Evaluated: Even small amounts of whole grain make us healthier

Evaluated: Even small amounts of whole grain make us healthier

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Whole grains are good for your health - this is well known and has been well documented by a large number of studies. A study from the British Medical Journal now showed that even small amounts have a positive effect.

An international team of scientists evaluated 45 studies on whole grain consumption and various diseases. More than 7,000 cases of coronary heart disease, 2,000 strokes, 26,000 cases of cardiovascular diseases among 700,000 patients were included in the analysis.

Earlier studies had already confirmed that high whole grain consumption counteracts type 2 diabetes, cardiovascular diseases and obesity. The current study expands knowledge: 90 g of whole grains daily could increase the risk of coronary heart disease (19%), cardiovascular disease (22%), mortality (17%), death from stroke (14%), cancer (15% ), Respiratory diseases (22%), infectious diseases (26%) and diabetes (51%). 90 g corresponds to three servings of whole grain, for example two slices of bread and a bowl of breakfast cereals.

The positive effect could be increased in most diseases up to a daily intake of 210 to 225 g of whole grain products. This corresponds to more than seven servings. The greatest benefit came from people who increased their consumption from none to two servings daily. The reduced risk of cardiovascular diseases was associated with the intake of whole grain bread and whole grain breakfast cereals, but also with the total consumption of bread and cereal flakes.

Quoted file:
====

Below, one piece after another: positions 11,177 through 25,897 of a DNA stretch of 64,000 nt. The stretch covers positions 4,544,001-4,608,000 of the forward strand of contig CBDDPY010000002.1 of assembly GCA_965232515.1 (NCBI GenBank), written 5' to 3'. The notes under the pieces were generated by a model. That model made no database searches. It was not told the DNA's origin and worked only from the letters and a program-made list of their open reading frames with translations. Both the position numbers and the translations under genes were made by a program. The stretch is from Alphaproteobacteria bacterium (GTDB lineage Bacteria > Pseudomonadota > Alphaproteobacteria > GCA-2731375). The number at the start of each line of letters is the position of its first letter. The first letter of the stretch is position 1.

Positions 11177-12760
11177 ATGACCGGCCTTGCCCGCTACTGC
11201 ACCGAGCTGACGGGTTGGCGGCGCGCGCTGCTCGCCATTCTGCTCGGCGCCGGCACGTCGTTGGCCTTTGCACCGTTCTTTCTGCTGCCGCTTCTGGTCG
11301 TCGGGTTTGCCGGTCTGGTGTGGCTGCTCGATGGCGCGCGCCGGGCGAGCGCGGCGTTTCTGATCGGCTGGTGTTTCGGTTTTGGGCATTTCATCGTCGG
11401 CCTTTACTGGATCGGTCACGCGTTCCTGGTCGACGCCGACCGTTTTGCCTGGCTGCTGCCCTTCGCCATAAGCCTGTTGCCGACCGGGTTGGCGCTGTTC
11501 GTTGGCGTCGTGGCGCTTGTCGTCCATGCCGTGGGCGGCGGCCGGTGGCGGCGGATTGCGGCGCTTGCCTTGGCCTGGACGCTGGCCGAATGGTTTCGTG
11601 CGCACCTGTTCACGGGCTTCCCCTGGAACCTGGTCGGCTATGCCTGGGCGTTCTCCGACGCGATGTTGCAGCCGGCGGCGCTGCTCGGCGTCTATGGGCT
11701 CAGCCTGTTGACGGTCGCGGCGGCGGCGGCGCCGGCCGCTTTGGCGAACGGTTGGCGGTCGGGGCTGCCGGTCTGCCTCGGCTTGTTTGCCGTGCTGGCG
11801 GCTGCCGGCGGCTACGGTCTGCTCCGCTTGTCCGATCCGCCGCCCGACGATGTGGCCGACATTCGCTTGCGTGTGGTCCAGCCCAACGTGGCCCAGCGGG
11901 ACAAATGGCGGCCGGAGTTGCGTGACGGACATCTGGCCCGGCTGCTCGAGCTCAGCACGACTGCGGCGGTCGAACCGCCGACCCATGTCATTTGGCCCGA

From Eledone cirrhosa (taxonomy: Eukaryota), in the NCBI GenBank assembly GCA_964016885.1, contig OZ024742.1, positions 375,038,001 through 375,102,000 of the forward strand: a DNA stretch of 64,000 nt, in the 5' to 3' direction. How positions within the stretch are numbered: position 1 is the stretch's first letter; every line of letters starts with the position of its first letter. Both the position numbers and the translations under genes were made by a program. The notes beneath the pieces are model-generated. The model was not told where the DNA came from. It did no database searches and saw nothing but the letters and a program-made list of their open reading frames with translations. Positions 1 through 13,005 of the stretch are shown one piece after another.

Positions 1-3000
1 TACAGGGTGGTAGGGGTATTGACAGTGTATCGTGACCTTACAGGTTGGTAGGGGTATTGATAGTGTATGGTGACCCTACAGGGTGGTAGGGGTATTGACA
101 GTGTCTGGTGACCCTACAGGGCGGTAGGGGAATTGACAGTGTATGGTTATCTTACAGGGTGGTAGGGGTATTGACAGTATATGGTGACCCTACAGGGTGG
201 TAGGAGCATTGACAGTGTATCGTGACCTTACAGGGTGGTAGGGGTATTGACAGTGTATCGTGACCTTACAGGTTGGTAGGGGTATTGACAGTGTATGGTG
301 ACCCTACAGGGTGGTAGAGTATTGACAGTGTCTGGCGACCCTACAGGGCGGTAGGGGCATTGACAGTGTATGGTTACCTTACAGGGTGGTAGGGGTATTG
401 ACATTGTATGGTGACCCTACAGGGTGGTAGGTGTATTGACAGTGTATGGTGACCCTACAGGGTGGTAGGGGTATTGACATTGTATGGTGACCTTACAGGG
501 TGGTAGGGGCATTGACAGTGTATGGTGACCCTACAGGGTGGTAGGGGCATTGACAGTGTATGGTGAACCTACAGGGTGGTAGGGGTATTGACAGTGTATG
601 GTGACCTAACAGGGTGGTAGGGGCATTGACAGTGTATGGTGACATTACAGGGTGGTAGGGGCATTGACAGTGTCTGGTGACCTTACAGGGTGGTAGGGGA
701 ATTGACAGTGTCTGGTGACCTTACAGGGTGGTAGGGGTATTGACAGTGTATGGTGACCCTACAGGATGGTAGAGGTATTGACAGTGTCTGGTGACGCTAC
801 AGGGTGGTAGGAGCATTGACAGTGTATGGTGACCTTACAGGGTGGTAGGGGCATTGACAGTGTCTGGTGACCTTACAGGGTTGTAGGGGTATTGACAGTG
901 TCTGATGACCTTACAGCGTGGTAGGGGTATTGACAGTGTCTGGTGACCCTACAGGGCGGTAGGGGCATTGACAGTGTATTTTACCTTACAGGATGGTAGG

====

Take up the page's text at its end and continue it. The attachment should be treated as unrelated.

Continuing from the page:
However, the scientists also point out that the biological mechanisms behind the positive effect of whole grain consumption are complex and have not yet been fully clarified.

Few people eat three or more servings of whole grains a day. Denmark is a positive example: Targeted campaigns and the expansion of the range have doubled whole grain consumption in the population over the past ten years.

"It is very easy to increase whole grain consumption in everyday life by replacing bread, pasta and rice with the whole grain variant," explains Harald Seitz, nutritionist from aid infodienst in Bonn. "Ask the baker how much whole wheat flour is actually contained in bread and rolls." Whole wheat bread is made from at least 90 percent whole rye and whole grain products. "Just because the bread roll is a little darker and has a few grains on it, it is far from being a whole grain bread roll," Seitz says. (Heike Kreutz, aid)

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